Bucking the Party Line on Gun Control

After an 18-year-old gunman murdered 10 of GOP Rep. Chris Jacobs’ constituents in a Buffalo supermarket late last month, the congressman felt he was at a crossroads.

He could almost assuredly sail to victory during his Republican primary—as he did in 2020—in New York’s newly drawn but still ruby-red 23rd District with robust support from pro-Second Amendment groups like the National Rifle Association (NRA) and Gun Owners of America New York. Or, he could make a gamble that in light of the Buffalo tragedy, his constituents might be looking for a change of heart on gun control.

Late last month, Jacobs sealed his electoral fate. “I want to be completely transparent of where I am in Congress,” Jacobs said during a May 27 press conference. “If an assault weapons ban bill came to the floor that would ban something like an AR-15, I would vote for it.”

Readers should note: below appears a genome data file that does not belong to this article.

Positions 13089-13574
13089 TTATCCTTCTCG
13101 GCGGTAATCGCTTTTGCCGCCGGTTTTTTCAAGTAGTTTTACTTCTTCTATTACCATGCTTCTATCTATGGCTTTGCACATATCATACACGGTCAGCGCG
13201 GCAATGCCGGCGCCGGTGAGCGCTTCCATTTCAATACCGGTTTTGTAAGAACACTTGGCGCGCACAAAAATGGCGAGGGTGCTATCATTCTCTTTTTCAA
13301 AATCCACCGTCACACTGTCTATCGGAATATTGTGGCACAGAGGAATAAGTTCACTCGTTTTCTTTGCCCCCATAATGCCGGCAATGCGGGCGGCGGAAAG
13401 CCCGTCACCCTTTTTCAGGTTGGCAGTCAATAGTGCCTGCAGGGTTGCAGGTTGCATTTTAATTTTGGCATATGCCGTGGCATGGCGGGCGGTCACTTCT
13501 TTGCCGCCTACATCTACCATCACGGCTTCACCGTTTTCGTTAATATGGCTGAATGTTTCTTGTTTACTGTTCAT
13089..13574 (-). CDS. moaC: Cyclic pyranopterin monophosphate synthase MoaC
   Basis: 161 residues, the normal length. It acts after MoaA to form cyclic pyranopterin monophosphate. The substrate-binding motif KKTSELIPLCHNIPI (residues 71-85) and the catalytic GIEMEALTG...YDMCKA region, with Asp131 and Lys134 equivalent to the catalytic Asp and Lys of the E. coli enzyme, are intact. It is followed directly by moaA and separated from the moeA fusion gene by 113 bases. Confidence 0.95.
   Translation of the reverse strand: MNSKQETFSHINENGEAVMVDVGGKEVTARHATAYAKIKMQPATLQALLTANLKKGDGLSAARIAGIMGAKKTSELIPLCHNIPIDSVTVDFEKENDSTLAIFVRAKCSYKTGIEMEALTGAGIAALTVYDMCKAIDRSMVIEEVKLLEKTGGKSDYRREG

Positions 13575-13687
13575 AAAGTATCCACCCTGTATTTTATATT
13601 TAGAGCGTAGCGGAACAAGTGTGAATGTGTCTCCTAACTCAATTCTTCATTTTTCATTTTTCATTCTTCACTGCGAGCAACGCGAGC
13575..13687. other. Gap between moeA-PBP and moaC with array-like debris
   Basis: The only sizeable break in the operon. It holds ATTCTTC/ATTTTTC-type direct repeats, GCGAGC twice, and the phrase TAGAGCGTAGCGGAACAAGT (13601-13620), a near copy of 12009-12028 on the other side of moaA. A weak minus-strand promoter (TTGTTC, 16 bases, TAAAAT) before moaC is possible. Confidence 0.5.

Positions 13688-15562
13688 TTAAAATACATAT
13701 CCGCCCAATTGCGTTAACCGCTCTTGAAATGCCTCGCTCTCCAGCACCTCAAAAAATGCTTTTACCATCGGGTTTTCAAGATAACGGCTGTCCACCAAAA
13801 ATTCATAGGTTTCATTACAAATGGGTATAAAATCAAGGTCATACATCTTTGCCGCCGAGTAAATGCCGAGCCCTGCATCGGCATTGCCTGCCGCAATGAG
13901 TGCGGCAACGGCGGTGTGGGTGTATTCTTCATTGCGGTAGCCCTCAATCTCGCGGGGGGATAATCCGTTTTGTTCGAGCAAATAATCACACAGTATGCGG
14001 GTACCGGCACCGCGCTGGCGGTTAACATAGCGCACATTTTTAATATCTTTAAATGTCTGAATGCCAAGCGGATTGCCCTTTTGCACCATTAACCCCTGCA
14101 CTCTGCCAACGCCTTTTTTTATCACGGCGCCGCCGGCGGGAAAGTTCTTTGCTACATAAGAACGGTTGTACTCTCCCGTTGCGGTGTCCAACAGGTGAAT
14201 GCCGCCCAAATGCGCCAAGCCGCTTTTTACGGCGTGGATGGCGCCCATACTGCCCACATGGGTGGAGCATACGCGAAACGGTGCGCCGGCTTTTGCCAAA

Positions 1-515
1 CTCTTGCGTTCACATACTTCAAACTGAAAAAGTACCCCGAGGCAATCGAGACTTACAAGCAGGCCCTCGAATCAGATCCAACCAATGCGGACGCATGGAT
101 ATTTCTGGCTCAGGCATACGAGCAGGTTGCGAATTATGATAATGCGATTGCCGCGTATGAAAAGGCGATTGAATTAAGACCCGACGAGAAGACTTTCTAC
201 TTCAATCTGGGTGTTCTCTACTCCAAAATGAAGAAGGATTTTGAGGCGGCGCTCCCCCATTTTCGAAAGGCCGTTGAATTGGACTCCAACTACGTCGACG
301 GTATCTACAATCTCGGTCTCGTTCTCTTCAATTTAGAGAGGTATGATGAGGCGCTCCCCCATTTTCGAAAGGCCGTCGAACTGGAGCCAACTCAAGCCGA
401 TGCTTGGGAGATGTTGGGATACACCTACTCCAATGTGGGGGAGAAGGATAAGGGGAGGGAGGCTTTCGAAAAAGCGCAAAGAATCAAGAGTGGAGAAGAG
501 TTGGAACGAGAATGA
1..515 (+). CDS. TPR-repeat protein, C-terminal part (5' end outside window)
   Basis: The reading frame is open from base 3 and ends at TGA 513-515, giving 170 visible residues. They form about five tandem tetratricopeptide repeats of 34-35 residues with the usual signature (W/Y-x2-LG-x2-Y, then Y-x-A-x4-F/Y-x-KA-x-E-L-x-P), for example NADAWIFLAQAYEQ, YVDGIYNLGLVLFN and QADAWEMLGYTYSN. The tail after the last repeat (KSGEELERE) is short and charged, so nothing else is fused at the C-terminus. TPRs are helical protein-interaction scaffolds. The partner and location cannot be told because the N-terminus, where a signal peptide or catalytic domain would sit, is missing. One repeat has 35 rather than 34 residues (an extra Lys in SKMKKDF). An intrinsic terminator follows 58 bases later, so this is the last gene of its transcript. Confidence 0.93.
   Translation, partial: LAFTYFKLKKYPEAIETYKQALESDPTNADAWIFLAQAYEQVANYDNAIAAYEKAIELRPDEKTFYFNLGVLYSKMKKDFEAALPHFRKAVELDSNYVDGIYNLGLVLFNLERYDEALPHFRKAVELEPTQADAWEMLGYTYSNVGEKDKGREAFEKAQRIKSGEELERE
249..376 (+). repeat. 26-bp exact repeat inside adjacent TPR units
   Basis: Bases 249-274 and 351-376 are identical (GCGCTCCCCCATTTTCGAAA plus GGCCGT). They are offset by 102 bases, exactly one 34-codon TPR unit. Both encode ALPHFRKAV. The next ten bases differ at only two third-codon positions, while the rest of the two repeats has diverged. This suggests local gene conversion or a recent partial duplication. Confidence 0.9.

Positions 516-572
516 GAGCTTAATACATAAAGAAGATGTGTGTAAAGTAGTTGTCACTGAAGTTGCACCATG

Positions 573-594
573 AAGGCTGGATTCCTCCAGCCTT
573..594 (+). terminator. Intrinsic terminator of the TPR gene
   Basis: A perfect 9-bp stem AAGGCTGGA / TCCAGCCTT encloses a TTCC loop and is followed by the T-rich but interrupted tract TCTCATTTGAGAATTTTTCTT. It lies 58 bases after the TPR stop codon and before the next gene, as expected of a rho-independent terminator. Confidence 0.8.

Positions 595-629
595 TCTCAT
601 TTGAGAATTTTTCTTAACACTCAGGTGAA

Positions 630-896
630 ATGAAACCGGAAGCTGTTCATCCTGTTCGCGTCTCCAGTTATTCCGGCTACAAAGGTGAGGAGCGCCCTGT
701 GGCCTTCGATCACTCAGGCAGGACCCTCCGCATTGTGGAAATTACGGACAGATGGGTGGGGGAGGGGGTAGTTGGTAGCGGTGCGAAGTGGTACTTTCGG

The political blowback was swift and unforgiving. Jacobs’ credibility among Second Amendment organizations and local Republican officials evaporated almost instantly, as did his reelection prospects. One week after voicing his support for a ban on semiautomatic rifles, he announced he would not seek reelection. 

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